Mobile device charging is not so green as it causes a big amount of greenhouse gases. The latest report says
Green energy and sustainable life do not generate as much consciousness as we might think as the new Juniper Research report shows. The report also tells us that, five years from now, a simple mobile recharge can make as much as over 13 megatons CO2 of greenhouse gasses per year, globally, and in the current year 6.4 megatons is predicted.
The emissions in 2019 reach the emissions produced by 1.1 million cars in a year.
Almost half of the emissions made until 2019 will be produced by Asian electricity grids that function with the help of coal. As the Juniper report shows, the vendors are responsible for convincing companies connected to the mobile industry to use green energy.
The report named “Green Mobile: The Complete Guide to Vendor Strategies & Future Prospects 2014-2019” also says the in situations when where ICT (information and communication technologies) companies are intransigent about green energy regarding their electricity grids, energy companies are offering to give other customers green energy supplies. The report has a requirement that implies that this view should attract as much attention as possible in order to diminish emission related to the mobile industry.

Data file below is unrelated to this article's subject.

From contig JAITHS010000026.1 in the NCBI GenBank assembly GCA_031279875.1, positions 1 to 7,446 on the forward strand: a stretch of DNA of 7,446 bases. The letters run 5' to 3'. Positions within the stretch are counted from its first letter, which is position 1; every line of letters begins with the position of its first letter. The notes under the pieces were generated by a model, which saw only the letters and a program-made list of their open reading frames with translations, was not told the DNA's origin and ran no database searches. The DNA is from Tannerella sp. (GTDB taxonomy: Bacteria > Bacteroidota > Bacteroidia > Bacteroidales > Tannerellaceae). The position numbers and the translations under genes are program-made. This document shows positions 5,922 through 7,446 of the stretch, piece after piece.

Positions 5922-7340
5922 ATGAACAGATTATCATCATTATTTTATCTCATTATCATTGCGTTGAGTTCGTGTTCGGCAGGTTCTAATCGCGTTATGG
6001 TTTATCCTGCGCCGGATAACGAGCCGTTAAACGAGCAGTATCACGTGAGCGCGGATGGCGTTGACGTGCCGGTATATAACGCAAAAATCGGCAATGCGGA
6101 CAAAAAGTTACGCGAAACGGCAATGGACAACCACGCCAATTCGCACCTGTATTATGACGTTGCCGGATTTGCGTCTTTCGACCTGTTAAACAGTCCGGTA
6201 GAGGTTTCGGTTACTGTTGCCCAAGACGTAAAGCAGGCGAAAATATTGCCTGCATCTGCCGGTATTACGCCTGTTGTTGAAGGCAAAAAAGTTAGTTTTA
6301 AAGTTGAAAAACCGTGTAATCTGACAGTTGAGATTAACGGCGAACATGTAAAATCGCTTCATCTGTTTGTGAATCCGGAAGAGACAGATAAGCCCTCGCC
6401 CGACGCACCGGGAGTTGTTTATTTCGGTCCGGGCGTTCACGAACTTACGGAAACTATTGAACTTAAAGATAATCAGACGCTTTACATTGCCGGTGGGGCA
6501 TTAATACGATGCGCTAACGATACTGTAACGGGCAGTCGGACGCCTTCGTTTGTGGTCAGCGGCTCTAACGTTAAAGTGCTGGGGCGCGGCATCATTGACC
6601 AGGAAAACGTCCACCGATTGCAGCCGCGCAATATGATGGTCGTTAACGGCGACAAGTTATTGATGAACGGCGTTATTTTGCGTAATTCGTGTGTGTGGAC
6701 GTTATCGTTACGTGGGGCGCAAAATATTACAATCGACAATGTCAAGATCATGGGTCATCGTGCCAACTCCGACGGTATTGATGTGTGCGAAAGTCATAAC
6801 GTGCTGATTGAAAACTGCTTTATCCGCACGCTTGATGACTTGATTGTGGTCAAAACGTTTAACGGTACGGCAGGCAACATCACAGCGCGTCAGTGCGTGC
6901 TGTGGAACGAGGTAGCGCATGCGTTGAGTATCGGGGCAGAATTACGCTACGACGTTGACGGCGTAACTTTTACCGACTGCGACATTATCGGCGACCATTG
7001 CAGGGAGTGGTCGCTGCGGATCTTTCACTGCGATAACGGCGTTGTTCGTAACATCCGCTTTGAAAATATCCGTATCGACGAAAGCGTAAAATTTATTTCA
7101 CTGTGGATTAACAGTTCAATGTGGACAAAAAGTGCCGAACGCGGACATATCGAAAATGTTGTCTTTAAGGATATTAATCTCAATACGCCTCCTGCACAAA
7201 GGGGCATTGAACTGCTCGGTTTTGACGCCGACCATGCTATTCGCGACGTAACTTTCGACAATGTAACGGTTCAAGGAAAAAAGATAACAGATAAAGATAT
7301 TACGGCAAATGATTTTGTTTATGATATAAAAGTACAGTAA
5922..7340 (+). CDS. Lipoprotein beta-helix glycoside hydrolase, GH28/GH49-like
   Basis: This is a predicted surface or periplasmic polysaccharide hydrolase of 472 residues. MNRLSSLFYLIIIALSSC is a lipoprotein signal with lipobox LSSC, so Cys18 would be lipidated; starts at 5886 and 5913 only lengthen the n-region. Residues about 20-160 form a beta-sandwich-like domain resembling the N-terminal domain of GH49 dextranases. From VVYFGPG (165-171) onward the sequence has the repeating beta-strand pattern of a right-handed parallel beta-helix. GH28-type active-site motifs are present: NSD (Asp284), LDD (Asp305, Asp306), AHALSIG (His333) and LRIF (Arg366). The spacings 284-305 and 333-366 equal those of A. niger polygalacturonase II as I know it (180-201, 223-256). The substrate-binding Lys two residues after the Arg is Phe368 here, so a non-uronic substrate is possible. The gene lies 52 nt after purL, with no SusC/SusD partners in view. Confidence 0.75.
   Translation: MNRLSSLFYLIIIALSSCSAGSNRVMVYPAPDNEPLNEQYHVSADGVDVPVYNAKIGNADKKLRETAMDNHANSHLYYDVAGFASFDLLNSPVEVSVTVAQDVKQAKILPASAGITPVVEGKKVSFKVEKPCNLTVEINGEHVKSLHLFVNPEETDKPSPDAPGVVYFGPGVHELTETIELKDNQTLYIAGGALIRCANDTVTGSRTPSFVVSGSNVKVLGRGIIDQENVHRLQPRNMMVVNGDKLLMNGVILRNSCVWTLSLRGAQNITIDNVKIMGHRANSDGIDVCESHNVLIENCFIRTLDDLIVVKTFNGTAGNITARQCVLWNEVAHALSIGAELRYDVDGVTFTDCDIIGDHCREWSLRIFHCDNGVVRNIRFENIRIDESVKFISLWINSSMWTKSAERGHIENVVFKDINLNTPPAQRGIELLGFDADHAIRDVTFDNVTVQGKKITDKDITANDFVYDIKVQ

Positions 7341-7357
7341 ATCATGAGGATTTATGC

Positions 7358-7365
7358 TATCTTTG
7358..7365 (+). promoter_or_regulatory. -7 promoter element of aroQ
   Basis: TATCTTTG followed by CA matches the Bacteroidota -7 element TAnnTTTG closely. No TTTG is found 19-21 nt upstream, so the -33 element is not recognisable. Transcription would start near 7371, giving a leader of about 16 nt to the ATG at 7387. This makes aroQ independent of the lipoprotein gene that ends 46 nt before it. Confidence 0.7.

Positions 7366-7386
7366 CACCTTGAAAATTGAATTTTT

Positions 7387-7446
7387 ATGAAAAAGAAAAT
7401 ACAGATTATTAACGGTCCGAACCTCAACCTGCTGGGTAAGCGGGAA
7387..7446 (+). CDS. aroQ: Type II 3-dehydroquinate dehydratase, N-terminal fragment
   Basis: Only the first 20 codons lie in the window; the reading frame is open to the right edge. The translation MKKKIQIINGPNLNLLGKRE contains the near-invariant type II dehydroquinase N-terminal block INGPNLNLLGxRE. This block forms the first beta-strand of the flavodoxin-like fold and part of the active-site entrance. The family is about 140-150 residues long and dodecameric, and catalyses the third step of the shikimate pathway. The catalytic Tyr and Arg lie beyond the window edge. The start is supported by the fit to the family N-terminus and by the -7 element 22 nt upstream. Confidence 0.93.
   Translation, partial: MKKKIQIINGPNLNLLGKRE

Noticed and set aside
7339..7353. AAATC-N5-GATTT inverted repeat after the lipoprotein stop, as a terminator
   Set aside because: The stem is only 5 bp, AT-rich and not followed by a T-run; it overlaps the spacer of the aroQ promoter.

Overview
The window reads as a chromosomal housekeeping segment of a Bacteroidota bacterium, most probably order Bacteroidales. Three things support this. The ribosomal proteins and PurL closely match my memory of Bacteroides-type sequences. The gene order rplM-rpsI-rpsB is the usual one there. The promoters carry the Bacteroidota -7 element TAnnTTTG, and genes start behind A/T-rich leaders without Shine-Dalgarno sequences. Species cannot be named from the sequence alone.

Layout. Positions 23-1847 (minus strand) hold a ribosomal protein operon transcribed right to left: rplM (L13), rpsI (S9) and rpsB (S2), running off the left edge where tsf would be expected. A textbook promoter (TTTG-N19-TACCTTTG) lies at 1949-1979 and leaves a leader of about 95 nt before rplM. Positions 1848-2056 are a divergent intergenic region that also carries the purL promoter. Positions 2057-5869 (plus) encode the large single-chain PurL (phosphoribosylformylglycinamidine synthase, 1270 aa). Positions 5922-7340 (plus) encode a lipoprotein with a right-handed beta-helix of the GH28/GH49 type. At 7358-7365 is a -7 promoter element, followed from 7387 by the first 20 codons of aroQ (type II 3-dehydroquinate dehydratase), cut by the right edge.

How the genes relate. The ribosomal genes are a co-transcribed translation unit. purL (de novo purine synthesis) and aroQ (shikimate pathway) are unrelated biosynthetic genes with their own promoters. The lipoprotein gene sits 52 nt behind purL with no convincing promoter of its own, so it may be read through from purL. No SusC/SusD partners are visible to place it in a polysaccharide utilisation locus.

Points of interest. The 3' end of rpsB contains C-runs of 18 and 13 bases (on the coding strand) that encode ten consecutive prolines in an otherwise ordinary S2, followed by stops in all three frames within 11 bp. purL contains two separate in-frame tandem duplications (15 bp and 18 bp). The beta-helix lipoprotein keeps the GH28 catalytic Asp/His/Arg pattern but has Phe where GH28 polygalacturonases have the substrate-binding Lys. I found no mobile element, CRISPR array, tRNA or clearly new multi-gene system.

But this approach is not only an advantage for the firms, but also for the environment, as this could be a way of determining mobile users to pay more attention to green issues. For example prolonging battery life would be useful for both users and surroundings. So this could lead to emissions cut until 2019.
The study also teaches us that supply chain emissions are still a big issue for the industry. If the providers would begin making the necessary changes now, until 2019 57.8 megatons in greenhouse gas emissions would be saved.
Moreover, the report reveals the fact that the phone appearance plays a major role depending on the recycling strategy. A number of designs can be expensive in the recycling process. In order to avoid the growing e-waste problem, vendors need to begin to make a plan for the devices that are no longer functioning.
Short URL: http://solar-magazine.com/?p=3735